Tracking the Valmont power plant

Last we knew: The Colorado General Assembly passed the Clean Air-Clean Jobs Act, which required Xcel to cut emissions of nitrogen oxides at its Front Range coal-burning plants by 70 percent to 80 percent from 2008 levels by 2017.

Latest: Xcel filed a plan Friday to comply with the law. In the plan, Xcel announced it will close the coal-burning unit at Valmont by 2017, leaving its natural gas-burning generator in operation.

Next: The Colorado Public Utilities Commission will review the plan and the reactions of "intervenors" in the docket, such as the city of Boulder and Western Resource Advocates. A hearing on the plan will be held at the PUC in late October and early November. A final decision on the plan is expected in mid-December.

What the plan would do

Valmont Station in Boulder: The plant's 186-megawatt coal-burning unit will be shut down by 2017. Xcel's 43-megawatt natural gas generator will remain in operation.

Cherokee Station in Denver: There are now four coal-burning units at the Cherokee plant, which have a combined capacity of 717 megawatts. Two of the units will be shut down in 2011, one in 2017 and one in 2022. As the coal units go offline, they will be replaced with natural gas-burning generators that will have a combined capacity of 883 megawatts by 2022.


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Arapahoe Station in Denver: There are now two coal-burning units at Arapahoe. The smaller unit, which has a capacity of 45 megawatts, will be shut down in 2013. The second unit, which has a capacity of 111 megawatts, will be converted to a natural gas generator, also in 2013.

Pawnee Station in Brush, and Hayden Station in Hayden: The 505-megawatt coal-burning generator at Pawnee will remain in operation, but Xcel will add emission controls to cut down on nitrogen oxides and sulfur dioxide pollution. The two coal-burning units at Hayden, which have a combined capacity of 446 megawatts, will also get new emissions-control technology.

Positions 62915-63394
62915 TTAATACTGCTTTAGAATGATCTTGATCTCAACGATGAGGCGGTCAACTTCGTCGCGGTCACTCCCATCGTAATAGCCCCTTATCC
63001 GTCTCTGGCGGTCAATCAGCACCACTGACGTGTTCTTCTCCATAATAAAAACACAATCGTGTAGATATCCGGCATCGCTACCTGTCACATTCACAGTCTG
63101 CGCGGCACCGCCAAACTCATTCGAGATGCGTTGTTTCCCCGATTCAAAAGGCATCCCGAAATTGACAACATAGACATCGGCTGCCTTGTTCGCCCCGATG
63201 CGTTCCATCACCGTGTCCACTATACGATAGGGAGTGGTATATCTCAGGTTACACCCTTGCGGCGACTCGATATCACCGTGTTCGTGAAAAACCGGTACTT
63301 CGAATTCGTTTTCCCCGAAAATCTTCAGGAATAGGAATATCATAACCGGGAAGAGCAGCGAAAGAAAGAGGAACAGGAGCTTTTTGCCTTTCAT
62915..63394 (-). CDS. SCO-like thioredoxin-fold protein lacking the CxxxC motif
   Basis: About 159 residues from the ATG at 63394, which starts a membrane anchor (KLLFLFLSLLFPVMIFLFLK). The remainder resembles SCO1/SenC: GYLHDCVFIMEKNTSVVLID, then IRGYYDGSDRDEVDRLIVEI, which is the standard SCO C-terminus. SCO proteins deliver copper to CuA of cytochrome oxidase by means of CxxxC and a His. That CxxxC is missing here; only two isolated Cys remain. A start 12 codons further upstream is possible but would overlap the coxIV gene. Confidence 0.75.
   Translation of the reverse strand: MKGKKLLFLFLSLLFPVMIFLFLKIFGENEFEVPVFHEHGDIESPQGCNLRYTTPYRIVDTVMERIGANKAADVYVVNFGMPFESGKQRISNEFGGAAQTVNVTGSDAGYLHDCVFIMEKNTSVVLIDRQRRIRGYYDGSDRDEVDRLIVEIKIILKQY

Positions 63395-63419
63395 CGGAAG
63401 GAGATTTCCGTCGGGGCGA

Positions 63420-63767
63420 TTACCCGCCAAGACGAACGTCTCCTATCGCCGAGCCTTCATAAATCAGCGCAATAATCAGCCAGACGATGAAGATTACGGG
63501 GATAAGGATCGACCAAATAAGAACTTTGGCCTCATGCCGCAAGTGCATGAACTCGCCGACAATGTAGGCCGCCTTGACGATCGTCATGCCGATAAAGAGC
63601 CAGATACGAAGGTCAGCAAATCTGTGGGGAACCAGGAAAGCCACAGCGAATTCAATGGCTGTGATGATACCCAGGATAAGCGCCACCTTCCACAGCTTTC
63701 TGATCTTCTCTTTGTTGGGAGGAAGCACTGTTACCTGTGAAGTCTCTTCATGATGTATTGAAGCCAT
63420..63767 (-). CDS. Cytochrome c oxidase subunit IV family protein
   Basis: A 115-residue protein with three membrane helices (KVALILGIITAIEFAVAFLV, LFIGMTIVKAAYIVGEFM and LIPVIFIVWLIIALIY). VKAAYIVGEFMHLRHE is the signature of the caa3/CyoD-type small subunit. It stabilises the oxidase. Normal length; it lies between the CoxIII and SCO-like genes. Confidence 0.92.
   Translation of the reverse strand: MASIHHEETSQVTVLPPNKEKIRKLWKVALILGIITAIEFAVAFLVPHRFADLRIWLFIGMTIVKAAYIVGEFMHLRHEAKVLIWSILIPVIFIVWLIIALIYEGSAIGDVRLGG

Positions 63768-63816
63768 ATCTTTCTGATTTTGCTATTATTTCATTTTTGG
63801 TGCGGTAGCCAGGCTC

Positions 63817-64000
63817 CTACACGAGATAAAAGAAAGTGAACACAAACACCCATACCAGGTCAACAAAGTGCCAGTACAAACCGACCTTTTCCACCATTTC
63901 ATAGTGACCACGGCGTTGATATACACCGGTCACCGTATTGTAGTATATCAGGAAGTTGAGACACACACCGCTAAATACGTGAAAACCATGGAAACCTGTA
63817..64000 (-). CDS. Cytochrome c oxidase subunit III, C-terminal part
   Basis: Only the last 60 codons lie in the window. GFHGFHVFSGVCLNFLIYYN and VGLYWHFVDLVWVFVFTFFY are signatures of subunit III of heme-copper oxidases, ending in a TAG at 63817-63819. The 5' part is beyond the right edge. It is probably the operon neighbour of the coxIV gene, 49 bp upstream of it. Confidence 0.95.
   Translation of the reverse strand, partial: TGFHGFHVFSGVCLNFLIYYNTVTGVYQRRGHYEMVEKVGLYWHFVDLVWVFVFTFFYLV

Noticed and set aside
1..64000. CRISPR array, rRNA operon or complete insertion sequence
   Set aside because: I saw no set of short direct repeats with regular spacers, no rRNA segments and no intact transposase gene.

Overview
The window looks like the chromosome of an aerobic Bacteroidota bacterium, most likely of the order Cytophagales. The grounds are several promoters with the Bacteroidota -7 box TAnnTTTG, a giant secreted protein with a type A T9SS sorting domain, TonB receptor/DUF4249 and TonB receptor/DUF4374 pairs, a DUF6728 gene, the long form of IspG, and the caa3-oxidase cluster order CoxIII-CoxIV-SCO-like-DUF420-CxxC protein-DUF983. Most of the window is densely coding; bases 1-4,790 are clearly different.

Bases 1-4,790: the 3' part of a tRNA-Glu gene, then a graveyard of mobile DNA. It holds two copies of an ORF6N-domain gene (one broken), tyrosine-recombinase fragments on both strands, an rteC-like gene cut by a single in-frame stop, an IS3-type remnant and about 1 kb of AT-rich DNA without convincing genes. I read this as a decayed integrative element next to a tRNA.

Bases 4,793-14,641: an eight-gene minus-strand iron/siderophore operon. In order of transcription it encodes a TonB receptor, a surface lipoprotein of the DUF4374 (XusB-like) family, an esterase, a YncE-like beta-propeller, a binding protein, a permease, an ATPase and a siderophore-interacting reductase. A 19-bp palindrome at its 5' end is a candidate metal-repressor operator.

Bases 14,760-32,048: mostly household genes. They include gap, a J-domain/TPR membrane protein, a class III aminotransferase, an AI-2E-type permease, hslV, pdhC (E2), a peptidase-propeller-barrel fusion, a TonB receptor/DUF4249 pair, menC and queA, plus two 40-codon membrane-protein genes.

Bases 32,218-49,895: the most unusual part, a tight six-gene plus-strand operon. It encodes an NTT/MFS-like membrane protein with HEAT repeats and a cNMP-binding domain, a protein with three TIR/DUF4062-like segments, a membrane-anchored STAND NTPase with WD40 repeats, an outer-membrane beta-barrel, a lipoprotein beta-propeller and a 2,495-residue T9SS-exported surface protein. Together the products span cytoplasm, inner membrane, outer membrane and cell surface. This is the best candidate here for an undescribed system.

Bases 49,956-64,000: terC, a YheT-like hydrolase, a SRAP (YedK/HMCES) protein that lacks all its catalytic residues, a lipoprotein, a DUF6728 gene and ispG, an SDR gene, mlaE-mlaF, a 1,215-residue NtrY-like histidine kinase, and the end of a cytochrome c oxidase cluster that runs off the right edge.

The Valmont power plant east of Boulder -- which first began operation in 1924 -- will burn its last trainload of coal by the end of 2017, if a new plan by Xcel Energy is approved by state regulators.

Xcel revealed a comprehensive plan to address emissions of nitrogen oxides from five of its Colorado coal-burning plants Friday afternoon. The plan -- which will cost the company $1.3 billion over 12 years -- lays out how Xcel will comply with the Clean Air-Clean Jobs Act, which was signed into law by Gov. Ritter in April.

The new law, which Xcel supported, is designed to help the Front Range meet stricter federal air quality standards that are expected to be put into place in the near future. The law calls for Xcel to reduce emissions of nitrogen oxides -- which react in the atmosphere to form haze and ozone -- from Front Range coal-burning plants by 70 percent to 80 percent from 2008 levels by 2017.

"Over the next several years, the U.S. Environmental Protection Agency will require the state of Colorado to comply with a series of regulatory mandates unprecedented in the history of the Clean Air Act," Dick Kelley, Xcel Energy's chief executive officer, said in a statement. "We believe our proposal is the best way to meet new environmental requirements in a manner that preserves reliability and minimizes customer costs."